NZMCD paradise in waipu

Paradise in Waipu

Scottish immigrants found an ideal setting in Waipu; locals and holidaymakers feel the same way. Heather Whelan discovers more about this idyllic Northland town

The small Northland town of Waipu is unique in that it was settled entirely by Scottish Highlanders, followers of a controversial minister, Norman McLeod. Back in 1817 the group fled from clearances and famine in their homeland and formed a community in Nova Scotia. This thrived until the 1840s, when cold winters and crop failures drove McLeod and some of his followers to leave for Australia. Here they had more bad luck, and they eventually continued to New Zealand. Settling in Waipu, they finally found the haven they were seeking. About 1000 family members and friends joined them from Nova Scotia, and the group became a tight-knit, Gaelic-speaking community.

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SCOTTISH TRADITIONS

You can’t visit Waipu without being aware of the highland heritage. The town centre is dominated by tall memorials showing the pioneering ships and listing the settlers’ clan names. The adjacent museum sports a large sign of the serious-looking Rev McLeod, and visitors can learn all about the unique settlement. Descendants of the original families who are interested in genealogy will find all the information they desire – and there’s plenty to interest the non-Scots among us too. The museum boasts a UNESCO award and an international reputation.

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Waipu is famous locally for its Highland Games, held on New Year’s Day since 1871 – until Covid-19 put a damper on things. This year the town couldn’t hold the normal shindig: a day-long celebration with pipers, drummers and fiddlers, highland dancing, and shows of strength with tug-of-war teams and caber tossing. However, it did host a market day with stalls along the street and in the Caledonian Barn, and a family carnival at the adjacent park.

I wandered around the market stalls until I was drawn to a little stage where children were competing in Scottish dancing competitions. It’s not every day you see tiny boys in full Scottish costumes! Past the food stalls a group of steampunk enthusiasts had managed to combine Victoriana with tartan. Who could have imagined steam-powered bagpipes?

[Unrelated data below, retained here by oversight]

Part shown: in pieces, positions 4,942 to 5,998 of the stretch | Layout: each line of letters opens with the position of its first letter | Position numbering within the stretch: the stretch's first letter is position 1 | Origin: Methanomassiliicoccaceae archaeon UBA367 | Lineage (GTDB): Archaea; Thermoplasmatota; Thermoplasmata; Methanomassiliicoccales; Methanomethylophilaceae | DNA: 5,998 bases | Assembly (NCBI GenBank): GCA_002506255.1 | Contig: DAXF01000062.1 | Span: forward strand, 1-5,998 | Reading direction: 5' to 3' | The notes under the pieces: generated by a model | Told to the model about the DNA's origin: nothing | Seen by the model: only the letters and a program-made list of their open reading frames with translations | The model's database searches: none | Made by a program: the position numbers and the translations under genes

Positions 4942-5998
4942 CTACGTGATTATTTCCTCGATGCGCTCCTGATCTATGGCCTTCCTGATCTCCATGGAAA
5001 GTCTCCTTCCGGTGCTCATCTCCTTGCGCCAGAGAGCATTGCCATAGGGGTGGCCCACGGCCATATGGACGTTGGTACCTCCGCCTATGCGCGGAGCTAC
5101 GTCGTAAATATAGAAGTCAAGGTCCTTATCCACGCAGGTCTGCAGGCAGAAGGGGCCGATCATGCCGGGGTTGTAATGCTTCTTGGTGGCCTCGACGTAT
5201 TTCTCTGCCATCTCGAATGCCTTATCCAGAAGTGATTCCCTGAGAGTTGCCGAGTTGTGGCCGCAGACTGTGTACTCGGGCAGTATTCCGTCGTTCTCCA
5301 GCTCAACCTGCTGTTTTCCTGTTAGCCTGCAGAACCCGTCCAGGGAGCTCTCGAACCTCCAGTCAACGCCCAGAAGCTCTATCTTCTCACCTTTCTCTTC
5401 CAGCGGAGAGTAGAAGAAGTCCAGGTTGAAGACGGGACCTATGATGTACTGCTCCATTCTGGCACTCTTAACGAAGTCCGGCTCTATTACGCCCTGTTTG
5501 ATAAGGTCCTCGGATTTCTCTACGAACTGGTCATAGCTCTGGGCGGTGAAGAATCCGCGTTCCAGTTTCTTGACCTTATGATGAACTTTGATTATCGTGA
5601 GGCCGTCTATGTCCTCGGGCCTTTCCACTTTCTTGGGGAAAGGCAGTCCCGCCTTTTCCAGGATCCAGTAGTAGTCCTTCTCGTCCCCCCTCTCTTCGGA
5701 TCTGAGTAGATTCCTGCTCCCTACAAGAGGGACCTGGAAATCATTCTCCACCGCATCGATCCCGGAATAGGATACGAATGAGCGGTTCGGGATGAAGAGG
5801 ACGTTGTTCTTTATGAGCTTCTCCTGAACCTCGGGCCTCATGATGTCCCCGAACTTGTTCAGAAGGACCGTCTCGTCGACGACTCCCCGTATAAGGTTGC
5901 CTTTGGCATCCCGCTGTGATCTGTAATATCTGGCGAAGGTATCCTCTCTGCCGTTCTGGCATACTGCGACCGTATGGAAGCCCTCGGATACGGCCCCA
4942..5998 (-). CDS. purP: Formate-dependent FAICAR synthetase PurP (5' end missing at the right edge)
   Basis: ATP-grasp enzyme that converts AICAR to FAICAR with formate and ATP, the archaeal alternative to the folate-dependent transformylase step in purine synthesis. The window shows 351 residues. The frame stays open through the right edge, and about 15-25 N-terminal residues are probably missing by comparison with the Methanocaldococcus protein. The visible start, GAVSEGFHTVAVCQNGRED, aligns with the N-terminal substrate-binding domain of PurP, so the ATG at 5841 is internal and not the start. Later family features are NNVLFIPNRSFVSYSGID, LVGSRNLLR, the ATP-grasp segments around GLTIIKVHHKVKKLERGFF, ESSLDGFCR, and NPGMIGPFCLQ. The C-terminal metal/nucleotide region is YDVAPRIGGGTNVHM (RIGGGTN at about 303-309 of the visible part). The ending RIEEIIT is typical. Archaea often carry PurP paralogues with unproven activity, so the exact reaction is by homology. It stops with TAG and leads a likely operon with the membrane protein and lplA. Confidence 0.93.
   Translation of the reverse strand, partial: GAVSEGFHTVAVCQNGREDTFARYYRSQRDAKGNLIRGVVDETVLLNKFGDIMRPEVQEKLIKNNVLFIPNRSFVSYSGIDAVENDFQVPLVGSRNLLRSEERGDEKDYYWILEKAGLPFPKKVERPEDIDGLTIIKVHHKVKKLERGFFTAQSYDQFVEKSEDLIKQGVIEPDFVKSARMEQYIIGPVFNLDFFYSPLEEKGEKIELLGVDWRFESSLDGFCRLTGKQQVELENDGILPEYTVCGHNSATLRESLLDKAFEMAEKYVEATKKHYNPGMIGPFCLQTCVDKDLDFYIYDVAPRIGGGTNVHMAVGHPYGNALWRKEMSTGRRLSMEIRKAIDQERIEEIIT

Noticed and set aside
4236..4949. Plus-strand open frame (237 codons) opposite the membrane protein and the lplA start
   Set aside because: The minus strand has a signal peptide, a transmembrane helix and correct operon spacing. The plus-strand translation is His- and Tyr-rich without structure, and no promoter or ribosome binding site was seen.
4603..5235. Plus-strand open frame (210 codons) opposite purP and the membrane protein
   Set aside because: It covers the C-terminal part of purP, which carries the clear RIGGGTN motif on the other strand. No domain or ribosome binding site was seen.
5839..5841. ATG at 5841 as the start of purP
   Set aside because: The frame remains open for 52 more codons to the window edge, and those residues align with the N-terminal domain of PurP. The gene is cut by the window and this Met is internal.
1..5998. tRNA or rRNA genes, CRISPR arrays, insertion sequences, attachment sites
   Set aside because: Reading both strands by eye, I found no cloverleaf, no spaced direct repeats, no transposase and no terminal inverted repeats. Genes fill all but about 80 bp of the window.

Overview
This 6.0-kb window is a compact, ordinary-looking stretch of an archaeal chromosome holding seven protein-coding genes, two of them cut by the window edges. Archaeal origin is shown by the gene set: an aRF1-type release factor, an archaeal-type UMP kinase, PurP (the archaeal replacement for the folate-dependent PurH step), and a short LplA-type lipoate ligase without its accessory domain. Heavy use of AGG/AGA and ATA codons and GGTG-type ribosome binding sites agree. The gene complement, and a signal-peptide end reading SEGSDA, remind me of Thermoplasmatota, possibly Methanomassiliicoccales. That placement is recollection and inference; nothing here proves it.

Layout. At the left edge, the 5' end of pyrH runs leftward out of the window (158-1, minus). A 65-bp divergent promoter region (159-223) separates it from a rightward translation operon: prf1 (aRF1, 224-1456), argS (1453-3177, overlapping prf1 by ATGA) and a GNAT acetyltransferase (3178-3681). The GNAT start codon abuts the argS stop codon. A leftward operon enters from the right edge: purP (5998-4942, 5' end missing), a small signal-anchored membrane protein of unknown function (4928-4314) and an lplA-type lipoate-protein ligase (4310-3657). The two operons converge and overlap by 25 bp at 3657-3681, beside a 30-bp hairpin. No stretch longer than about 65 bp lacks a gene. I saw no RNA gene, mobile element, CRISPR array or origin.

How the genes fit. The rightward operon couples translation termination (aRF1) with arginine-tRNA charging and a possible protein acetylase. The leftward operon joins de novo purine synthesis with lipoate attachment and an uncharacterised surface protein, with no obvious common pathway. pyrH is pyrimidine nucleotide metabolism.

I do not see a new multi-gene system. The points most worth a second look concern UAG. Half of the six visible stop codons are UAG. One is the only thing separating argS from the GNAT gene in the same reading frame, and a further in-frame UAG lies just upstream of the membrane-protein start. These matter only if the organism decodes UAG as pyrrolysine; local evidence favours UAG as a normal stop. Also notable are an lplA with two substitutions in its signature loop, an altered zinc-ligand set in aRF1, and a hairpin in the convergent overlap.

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ART ’N TARTAN

Also on display were some of the creations from previous Art ’n Tartan shows – the town’s wearable art extravaganza. Usually held in mid-winter, the event will be in October this year. It draws competitors from all over the country, and should be even bigger and better this year as it was cancelled last year, again due to Covid-19. The organisers believe the creative entrants will have used the lockdown to work on their designs.

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Waipu is home to lots of artistic folk. Tucked in among the street stalls is the Old Garage, where I couldn’t resist buying a print by Patsy Montgomery, one of the artists who had work for sale inside. The picture showed tui flying above the river mouth, with Hen/Taranga Island on the horizon. You can see this stunning view on the road between Waipu and Waipu Cove, a short drive away.


COASTAL PARADISE

The Waipu river mouth and estuary are a haven for birds; there’s a wildlife refuge that’s a nesting area for the New Zealand dotterel, variable oystercatcher and fairy tern. Other protected, threatened or rare species visit the area, including the banded dotterel, reef heron, wrybill and Caspian tern. Waipu Cove is buzzing in summer, but the reserve and estuary areas are quieter – a birdwatcher’s paradise.